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Thank you for the great forum, Safe Driving over the weekend. Sincerely Jason


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  1. I was looking at the MLT Oasis manual, and I saw this section: I've always wonder how does this physically work/look? Are there 2 sets of cables connected to the batteries (one set from the inverter/charger and one from the mppt)? -G-
  2. Doesn't a hybrid also blend power? (i.o.w if you have 2Kw load, and your PV panels only give 1Kw, it will blend the other 1Kw from the grid to give you 2Kw output) Where as the other off-grid and grid-tied does a complete "switch-over" and pulls 2Kw from the grid if the PV panels or batteries can't give that amount? -G-
  3. But won't the inverter stop charging before the batteries reach 100% as (if I read it correctly) their absorption voltage is higher than lead acid? -G-
  4. Thank you for your suggestion; I will follow it up.


  5. Ah, nevermind, got my answer here: https://powerforum.co.za/topic/2111-blue-nova/ The charger will most likely never charge it to 100% SOC. -G-
  6. Sorry to hijack the thread a bit, but can you put LiFePO4 Batteries (like these 2x12V of these: https://www.bluenova.co.za/mobile-power-series/) on that mecer inverter? -G-
  7. As far as I can remember, the electrician didn't say anything about a timer-switch when he explained to me why the geyser wasn't switching on (while pointing to the connections in an outside connection-box), so I can only assume he didn't see a timer switch or there wasn't one. -G-
  8. Same with me. When I lived in Randburg, one morning I had freezing-water only (during winter) and thought the thermostat on the geyser died. Got an electrician out who eventually found the problem at the ripple-relay that never switched the geyser back on again. Bypassed it and all was well again. -G-
  9. Hi, If you have an Empire Hexing prepaid meter, you can hit 808 + enter to get the power-draw at that very moment (like when the poolpump and the washing machine and the tumble dryer and the geyser is running at the same time). Otherwise try to borrow a power-meter like Efergy or Owl from someone, hook it over the main power cable in your DB and start measuring. Just know that you only measure over that particular cable, unlike mine where I have 3 DBs distributed on the property and thought that City Power was shafting me -G-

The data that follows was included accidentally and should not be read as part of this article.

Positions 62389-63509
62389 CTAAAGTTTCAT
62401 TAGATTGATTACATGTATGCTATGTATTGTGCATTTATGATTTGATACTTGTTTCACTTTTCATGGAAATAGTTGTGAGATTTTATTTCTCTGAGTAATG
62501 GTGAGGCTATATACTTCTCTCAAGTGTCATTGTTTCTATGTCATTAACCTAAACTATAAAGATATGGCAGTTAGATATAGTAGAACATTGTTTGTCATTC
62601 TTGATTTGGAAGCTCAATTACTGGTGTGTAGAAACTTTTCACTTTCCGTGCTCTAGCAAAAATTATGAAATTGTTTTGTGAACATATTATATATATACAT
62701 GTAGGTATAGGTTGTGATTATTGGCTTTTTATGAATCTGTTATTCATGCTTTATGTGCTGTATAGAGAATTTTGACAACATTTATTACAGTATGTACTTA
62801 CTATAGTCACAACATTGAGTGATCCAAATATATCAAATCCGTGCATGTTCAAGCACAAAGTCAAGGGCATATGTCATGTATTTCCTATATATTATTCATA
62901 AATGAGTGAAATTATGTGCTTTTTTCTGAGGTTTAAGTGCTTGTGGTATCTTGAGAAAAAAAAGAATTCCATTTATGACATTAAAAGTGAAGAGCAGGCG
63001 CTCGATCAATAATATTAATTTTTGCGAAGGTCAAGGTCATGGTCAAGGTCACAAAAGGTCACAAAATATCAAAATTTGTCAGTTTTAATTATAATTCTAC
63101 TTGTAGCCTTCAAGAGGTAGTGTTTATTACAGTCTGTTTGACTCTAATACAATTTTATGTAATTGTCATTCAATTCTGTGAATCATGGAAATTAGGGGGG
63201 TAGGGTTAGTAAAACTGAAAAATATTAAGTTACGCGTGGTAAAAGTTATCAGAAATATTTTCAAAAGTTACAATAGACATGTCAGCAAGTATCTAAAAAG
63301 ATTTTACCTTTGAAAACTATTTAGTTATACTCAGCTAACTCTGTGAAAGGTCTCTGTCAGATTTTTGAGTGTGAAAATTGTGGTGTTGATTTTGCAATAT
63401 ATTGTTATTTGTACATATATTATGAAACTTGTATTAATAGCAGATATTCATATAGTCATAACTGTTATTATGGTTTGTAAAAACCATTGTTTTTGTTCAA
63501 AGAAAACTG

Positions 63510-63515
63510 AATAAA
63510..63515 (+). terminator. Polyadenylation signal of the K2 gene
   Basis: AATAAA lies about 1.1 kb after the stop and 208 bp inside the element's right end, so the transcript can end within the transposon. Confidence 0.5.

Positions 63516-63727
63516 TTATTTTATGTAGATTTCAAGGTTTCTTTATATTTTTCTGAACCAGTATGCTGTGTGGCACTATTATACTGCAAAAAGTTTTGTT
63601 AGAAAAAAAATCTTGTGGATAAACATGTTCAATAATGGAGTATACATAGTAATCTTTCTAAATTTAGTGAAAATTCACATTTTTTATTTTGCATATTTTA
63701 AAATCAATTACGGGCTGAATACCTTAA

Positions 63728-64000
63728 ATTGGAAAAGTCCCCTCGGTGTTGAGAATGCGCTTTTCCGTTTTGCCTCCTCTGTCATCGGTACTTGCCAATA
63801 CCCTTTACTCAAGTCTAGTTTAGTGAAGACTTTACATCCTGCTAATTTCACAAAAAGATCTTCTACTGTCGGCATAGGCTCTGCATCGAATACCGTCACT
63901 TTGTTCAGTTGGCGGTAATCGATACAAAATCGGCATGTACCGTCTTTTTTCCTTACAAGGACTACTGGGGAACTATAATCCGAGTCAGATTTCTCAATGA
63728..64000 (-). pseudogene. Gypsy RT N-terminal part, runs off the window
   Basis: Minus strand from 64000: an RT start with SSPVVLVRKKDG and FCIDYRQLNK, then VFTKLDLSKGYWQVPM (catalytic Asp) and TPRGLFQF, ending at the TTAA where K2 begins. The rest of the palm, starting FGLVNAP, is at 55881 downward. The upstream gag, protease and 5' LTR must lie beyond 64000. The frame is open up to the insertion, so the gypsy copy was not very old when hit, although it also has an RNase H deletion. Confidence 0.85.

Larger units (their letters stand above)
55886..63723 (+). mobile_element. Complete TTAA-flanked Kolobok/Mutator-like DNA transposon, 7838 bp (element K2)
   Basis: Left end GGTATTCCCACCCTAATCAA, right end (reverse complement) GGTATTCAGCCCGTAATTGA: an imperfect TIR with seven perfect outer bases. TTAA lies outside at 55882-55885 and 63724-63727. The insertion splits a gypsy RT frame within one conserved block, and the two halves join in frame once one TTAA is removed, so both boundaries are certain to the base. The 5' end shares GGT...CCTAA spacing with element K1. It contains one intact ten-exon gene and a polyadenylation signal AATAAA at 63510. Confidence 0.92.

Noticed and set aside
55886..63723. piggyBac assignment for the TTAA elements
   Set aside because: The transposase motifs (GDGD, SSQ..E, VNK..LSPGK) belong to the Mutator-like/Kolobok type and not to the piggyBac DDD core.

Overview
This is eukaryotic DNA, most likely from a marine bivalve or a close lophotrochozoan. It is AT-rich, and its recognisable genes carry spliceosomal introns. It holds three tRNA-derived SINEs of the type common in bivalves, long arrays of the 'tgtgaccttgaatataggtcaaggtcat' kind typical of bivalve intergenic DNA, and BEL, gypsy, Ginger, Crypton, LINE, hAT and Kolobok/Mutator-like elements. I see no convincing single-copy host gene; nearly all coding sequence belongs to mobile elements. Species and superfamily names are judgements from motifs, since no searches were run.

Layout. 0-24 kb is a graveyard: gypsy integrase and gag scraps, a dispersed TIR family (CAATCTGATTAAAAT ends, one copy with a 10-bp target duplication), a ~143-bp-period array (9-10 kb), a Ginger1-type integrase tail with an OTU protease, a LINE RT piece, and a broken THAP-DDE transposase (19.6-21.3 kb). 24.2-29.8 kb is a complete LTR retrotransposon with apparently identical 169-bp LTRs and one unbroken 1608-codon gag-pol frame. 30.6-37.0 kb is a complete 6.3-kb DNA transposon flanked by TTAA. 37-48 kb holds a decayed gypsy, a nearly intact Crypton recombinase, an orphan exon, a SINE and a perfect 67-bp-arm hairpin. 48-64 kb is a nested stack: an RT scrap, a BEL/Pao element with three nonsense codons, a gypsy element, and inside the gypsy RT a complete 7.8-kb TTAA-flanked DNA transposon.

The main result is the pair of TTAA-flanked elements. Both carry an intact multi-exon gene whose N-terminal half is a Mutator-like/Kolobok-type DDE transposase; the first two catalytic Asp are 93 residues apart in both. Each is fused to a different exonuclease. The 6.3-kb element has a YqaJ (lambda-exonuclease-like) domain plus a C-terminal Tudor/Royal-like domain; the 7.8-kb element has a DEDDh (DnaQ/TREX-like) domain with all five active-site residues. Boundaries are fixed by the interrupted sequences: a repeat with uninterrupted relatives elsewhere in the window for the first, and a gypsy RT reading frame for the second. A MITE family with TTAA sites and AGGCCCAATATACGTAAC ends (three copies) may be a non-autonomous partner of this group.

10. Hi, Does anyone have any experience with Osaka 120Ah batteries (like these Osaka 120Ah ) ? I would like to use 2 on a Mecer 2400VA UPS, so they won't be discharged on a daily basis, only during load-shedding, -G-
  11. Hi, Yup, still happy. In winter it reaches around the 60-65 mark if you only shower once a day, otherwise if you shower morning and evening, you'll have to kick in the electrical side each morning. In the summer it maxed at about 77 I think. For a 150L geyser it was in the region of 20k. If you live in Jo'burg or Cape Town, a normal solar-geyser makes more sense, since it can heat up alot more than these solar-panel driven ones do. The reason my parents went for this is they live in the northern part of Pretoria, so an EV-tube geyser would have gone beyond the 85 limit and triggered the escape-valve on a regular bases. -G-
  12. Question: Given that units are taken care of properly, how often really is it the MPPT in a hybrid that goes first before any other component? -G-
  13. With regards to the geyser, About 6 months ago, I installed an evacuated-tubes split-system solar geyser in our house. The tubes sit outside on the roof, one pipe goes from the geyser to a 12v pump, from the pump it goes up to the roof into the tubes-system, and from the tubes it goes back to the geyser (how the guy explained it to me). Also on the roof is a small 12v solar panel. So what happens is, when the 12v solar panel gets enough sun light, it powers the pump that pumps the water from the geyser into the tubes sitting ontop of the roof. The tubes warm up the water by transferring the heat they captured from the sun, to the water, and the warm water goes back into the geyser. This summer I've seen the geyser hit temperatures of 80C (before we let out some water as to not trigger the pressure valve installed), and during winter it goes up to about 65 maybe 70. In winter, we have to use the element from 4am to 6am if we want to shower in the morning, but during summer we hardly use the element at all. With regards to savings, our electricity bill has dropped from 30-35KWh per day, to 15-20KWh. I'm figuring the system will pay for itself in 4-6 years. We went with a split system (where the geyser is inside the house) because we get some heavy hail storms in our area, so if the hail does come down on us, tubes will be the only parts that would need replacing. Hope this helps -G-
  14. Question regarding a guesthouse, Would it make more sense to go pv-solar for day-time loads, and Eskom at night with a very large generator as backup for loadshedding, and only swap over to batteries for night-time loads when the total costs of a battery bank, is less than you would spend on Eskom? -G-
  15. PS can a bi-law be contested? Or if CoCT does decide to start taxing grid-connected and off-grid systems, is there a recourse to contest the bi-law? -G-
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